The Excitement of Politics—Some Things Never Change

On Saturday, September 15, 1855, the political atmosphere of New Mexico was so tense that a group of political operatives took it upon themselves to steal the Rio Arriba County poll books at gunpoint. The poll books in question contained the county records of the recent election for New Mexico’s territorial delegate to Congress. The two candidates for the post were Jose Manuel Gallegos and Miguel Antonio Otero.

In Rio Arriba County, a Gallegos stronghold, Probate Court Clerk Ellis T. Clark was responsible for getting the vote results to Santa Fe. He stashed the records in his saddlebags and, accompanied by Territorial Attorney General Theodore Wheaton, headed south.

About 25 miles north of Santa Fe, near Pojoaque Creek, Wheaton and Clark happened to meet five men from Otero’s party. The meeting seemed innocent enough. According to the Santa Fe Weekly Gazette account of the incident, the two groups  “halted and passed the usual compliments, the former not suspecting the object of the latter.” During the ensuing conversation, one of Otero’s partisans asked Clark if he had the poll books and he said he did. The men continued to chat.

Then suddenly the mood changed. As their companions pulled out six shooters, two of Otero’s friends grabbed Clark’s and Wheaton’s arms and demanded the voting records. Then one of them pilfered  Clark’s saddle-bags and grabbed the books.

The thieves didn’t take off immediately. They paused long enough to explain that they planned to hold the records hostage until the votes for Otero’s home county, Valencia, were tallied. They’d heard that there were plans afoot to “disappear” the Valencia poll books and hand Gallegos the election. If Valencia’s votes were “lost”, the records for Rio Arriba would also disappear.

Then the five rode off, heading north. Clark and Wheaton continued south. They arrived in Santa Fe around 10 o’clock that night and told the Sheriff what had happened. He, Clark, and a posse immediately headed north after the thieves. A duplicate set of the Rio Arriba poll books were in Clark’s house. They figured the Otero partisans would want to acquire those as well.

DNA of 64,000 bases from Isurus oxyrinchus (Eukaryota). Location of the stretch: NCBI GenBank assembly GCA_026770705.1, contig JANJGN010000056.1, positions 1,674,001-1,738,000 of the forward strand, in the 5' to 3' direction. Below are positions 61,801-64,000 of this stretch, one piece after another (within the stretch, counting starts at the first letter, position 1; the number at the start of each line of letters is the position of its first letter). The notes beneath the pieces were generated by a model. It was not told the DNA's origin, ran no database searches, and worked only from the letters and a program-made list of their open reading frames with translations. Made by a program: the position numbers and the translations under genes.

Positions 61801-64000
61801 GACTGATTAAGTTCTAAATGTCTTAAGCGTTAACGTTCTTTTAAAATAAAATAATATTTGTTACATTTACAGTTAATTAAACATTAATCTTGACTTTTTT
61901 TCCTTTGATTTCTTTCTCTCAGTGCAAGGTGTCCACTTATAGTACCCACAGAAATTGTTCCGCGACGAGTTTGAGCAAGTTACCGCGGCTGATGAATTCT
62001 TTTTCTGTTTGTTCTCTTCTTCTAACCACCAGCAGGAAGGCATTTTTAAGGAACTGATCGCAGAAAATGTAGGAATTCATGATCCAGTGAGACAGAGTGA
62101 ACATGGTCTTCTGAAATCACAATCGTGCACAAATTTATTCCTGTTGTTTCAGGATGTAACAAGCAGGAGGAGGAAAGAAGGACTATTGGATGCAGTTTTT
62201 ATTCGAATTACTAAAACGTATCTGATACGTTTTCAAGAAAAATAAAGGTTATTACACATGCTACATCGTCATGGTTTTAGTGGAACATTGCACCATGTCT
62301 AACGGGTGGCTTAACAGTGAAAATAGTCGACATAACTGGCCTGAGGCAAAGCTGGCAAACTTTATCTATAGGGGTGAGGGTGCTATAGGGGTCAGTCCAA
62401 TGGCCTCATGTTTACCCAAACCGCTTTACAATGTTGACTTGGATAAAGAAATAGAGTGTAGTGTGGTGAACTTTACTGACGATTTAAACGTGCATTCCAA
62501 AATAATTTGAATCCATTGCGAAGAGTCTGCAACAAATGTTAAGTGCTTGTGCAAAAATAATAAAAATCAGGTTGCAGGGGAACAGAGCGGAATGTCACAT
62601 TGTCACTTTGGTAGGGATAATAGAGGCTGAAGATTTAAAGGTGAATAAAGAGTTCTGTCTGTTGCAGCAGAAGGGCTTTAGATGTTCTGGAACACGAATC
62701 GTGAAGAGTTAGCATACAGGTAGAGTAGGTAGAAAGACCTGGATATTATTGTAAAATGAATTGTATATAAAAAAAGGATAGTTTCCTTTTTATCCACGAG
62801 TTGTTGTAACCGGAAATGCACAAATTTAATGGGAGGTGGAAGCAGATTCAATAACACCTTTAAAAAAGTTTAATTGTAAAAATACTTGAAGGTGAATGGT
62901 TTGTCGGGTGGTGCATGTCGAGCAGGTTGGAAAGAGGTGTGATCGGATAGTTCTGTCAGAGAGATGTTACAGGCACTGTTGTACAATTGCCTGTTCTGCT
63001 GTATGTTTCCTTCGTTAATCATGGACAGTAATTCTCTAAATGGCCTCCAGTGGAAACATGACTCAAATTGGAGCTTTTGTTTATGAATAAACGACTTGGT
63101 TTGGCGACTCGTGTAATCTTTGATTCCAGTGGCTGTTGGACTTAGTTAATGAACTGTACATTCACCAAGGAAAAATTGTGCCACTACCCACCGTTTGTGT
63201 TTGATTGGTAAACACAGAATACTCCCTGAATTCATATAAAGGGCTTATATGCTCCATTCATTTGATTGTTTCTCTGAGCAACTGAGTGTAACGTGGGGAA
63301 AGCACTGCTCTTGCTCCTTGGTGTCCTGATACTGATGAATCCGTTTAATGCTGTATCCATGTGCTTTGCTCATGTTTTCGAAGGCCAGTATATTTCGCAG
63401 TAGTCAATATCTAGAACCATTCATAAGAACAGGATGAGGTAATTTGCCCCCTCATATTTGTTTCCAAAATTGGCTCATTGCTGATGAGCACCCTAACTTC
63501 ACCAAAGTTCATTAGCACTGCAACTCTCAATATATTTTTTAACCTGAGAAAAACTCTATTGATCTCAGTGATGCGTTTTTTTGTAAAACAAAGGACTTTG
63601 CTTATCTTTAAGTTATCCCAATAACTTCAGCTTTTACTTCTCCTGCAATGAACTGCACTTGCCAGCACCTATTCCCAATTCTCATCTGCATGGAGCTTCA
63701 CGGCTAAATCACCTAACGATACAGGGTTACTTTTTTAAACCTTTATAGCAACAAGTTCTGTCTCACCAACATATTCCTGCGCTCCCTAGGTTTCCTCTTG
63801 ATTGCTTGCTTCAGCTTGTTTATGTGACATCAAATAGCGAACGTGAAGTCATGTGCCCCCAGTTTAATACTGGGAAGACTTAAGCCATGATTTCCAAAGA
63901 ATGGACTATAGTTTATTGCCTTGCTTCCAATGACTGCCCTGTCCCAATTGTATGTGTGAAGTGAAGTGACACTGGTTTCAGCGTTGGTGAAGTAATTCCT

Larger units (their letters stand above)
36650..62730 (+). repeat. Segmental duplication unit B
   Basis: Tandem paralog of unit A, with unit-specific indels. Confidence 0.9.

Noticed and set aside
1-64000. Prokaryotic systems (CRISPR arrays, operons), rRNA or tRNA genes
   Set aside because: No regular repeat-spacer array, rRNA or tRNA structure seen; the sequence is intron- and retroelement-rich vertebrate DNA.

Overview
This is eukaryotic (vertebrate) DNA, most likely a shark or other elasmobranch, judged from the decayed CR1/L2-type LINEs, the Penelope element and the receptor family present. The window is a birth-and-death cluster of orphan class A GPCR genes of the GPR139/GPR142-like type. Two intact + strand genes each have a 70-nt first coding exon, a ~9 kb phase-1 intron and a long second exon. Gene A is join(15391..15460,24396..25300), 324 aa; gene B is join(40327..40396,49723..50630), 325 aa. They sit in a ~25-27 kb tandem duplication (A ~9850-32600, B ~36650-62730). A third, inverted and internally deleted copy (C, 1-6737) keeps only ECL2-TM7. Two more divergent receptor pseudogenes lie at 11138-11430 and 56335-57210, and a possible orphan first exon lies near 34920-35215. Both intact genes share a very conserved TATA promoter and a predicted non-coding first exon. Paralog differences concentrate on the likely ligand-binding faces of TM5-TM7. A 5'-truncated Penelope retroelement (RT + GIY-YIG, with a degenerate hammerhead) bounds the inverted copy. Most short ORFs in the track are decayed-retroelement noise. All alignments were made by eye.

Sept 15 illustration

They were right. In fact, when the posse arrived at Clark’s house the next day, they learned that three of the thieves had already been there. They’d tried to bully Clark’s wife into giving them the records and, when she refused, went in search of a lawman who’d force her to do what they wanted. There’s no record of who they found to play that role. When the Otero men returned to the house, the posse was waiting and the thieves were arrested.

They’d actually had good reason to be concerned about the election results. When all the votes were counted,  Gallegos had won by 99 votes. However, Otero contested the results, alleging illegal activities related to the vote, and was ultimately awarded the Delegate seat. He served in that position until 1861, when he lost a re-election bid to John S. Watts.

As for the theft, the Gazette expressed its editorial sorrow “that men, in the excitement of politics, should commit acts their judgment will condemn in their sober moments,” and called for more stringent laws related to election fraud.

Ironically, we’re still expressing the same kind of sorrow and calling for the same kind of laws today. Some things never change.

Sources: Don Bullis, New Mexico, A Biographical Dictionary, 1540-1980, Vol. 1. Los Ranchos de Albuquerque: Rio Grande books, 2007; Santa Fe Weekly Gazette, September 22, 1855, page 2.

First Hispanic Named New Mexico Governor!

On Wednesday, June 2, 1897 President William McKinley appointed 37-year-old Miguel Antonio Otero II as Territorial Governor of New Mexico.

Otero’s appointment was the beginning of a new approach to politics in New Mexico, one not dominated by the Santa Fe Ring. Although “Gilly,” as he was known to his friends, had been close to Thomas Catron, the Ring’s head, he now began cultivating a younger generation of men, Democrats and Republicans alike. Together, they formed what would become known as the Otero wing of New Mexico’s Republican Party and would align themselves with progressives such as Theodore Roosevelt of New York.

Perhaps because of his progressive views and his past work recruiting New Mexicans for Roosevelt’s Rough Rider regiment, Otero was reappointed Governor in 1902. He served until January 22, 1906, a total of eight years and seven months in office. This made him the longest-serving New Mexico territorial governor and a one of only nine men who, between 1787 and 1912, served as a U.S. territorial governor for eight or more years. Just five served longer than Otero.

June 2 illustration.Miguel Otero